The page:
One way to give your players something to do in this forced break from sport is to get them to pick a player and tell you in their own words why that player is so great. And see if they can name an instance where the player showed his skills that resulted in a goal. MORE
The 2% positive mindset
At this stage of the season last year there were a couple of days when there was enough snow to make it difficult to get out of my driveway and get out into the world. It’s easy, I thought, the kids can have a lie in and I can work from home – no point getting the car out just to get stuck.
But by mid morning the weather had cleared and I know that had I made more effort the kids would have made it to school and I could have made it to training.
But I didn’t want to get out of my comfort zone. And the majority of my colleagues did the same – play it safe it is easier that way.
But when it comes to coaching I am not like that – but a lot of coaches are. Isn’t it nice and simple to do the same old session over and over because, you know it, the players know it, the watching parents know it and you know everyone will accept that is how things are. Try something different and who knows, everyone may hate it. It may not even work!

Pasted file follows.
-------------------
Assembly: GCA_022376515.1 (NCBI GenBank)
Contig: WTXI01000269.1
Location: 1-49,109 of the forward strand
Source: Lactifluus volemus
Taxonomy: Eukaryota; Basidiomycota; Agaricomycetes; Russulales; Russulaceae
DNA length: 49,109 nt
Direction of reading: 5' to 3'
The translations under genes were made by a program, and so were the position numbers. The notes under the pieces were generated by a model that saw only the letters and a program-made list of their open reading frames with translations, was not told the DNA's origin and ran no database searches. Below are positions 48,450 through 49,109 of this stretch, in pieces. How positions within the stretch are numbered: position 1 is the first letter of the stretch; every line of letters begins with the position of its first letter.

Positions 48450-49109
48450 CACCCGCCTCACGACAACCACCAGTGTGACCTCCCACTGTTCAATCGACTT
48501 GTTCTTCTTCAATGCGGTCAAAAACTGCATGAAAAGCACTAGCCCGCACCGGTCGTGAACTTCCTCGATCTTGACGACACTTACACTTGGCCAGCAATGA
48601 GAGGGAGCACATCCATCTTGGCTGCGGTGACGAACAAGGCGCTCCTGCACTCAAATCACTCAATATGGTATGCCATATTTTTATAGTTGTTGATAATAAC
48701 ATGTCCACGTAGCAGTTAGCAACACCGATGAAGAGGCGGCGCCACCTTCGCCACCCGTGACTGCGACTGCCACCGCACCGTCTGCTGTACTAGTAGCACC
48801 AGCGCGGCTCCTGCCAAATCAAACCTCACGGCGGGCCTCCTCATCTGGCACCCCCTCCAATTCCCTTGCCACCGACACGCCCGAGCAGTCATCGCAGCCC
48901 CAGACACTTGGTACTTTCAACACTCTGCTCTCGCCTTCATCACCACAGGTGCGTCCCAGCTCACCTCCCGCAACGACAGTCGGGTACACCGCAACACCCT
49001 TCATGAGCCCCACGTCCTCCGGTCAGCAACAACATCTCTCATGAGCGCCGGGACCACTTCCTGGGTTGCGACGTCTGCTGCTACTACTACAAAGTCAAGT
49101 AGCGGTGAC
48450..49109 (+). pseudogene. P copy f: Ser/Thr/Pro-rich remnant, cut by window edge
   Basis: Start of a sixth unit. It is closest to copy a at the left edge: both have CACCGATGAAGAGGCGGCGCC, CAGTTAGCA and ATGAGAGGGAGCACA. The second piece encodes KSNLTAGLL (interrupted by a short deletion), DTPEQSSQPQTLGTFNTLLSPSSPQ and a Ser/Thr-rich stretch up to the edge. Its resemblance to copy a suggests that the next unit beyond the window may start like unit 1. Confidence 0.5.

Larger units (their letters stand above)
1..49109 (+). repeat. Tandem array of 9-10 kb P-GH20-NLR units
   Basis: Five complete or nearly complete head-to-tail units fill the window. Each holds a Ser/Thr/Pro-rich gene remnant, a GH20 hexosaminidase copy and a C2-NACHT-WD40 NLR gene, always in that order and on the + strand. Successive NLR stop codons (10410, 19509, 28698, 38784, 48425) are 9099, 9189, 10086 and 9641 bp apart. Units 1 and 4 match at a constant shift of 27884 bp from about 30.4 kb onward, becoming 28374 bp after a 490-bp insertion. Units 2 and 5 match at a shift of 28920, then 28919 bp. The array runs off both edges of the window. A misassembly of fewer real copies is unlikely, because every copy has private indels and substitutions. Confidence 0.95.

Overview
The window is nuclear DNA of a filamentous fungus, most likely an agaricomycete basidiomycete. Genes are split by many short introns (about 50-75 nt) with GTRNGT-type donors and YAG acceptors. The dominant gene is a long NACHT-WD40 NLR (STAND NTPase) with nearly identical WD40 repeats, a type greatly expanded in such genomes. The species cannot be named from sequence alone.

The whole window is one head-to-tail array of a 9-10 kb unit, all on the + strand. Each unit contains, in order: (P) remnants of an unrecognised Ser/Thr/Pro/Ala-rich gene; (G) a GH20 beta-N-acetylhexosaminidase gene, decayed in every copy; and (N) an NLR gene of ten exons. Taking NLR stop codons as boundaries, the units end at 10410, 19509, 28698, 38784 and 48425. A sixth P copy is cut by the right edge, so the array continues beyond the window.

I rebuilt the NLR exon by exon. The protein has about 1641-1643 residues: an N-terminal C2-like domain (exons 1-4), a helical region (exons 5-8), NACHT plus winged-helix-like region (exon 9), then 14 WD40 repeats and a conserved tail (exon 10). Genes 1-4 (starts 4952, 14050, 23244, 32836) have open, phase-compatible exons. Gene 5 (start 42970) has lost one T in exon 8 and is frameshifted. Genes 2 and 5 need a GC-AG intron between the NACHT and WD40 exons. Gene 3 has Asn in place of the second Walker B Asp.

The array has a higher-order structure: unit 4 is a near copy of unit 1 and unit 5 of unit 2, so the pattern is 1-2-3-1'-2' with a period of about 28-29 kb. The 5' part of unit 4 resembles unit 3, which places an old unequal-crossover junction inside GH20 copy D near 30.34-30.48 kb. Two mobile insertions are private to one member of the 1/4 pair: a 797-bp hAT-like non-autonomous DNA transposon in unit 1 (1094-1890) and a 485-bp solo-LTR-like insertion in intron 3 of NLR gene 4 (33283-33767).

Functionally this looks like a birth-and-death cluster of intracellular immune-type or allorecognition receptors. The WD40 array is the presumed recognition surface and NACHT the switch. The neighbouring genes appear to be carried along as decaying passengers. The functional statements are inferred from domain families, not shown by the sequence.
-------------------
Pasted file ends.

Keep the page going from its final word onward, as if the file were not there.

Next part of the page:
But for a small minority embracing the unknown is something they like to do – it gives young players the added excitement of something new to test them and even though it is unchartered territory the rewards are much greater both in terms of development of players and making you a better coach.
Getting the most out of your team depends on a lot of things and right at the forefront is happiness of players plus evidence that they are developing in the right way. Doing the same sessions every week will tick neither of these boxes.
For a lot of coaches it is the start of pre-season and for the rest it is the final third of the season. For both sets of coaches it is a good time to get out of your comfort zone and take some risks with sessions. Try to push your players with sessions that you may think are too hard for them and make sure you are mixing principles of attack and principles of defence – don’t work on one at the expense of the other.
So count yourself as one of the 2% of coaches who are ready to take risks to make training more fun and matches more successful. Don’t get taken in by the 98% who want an easy life. If we push ourselves, we push our players and that can only mean more success on match day. Sometimes that success will be in the challenges your players meet and sometimes it will be in the result you get.
One thing for sure, you’ll feel a better coach for doing it.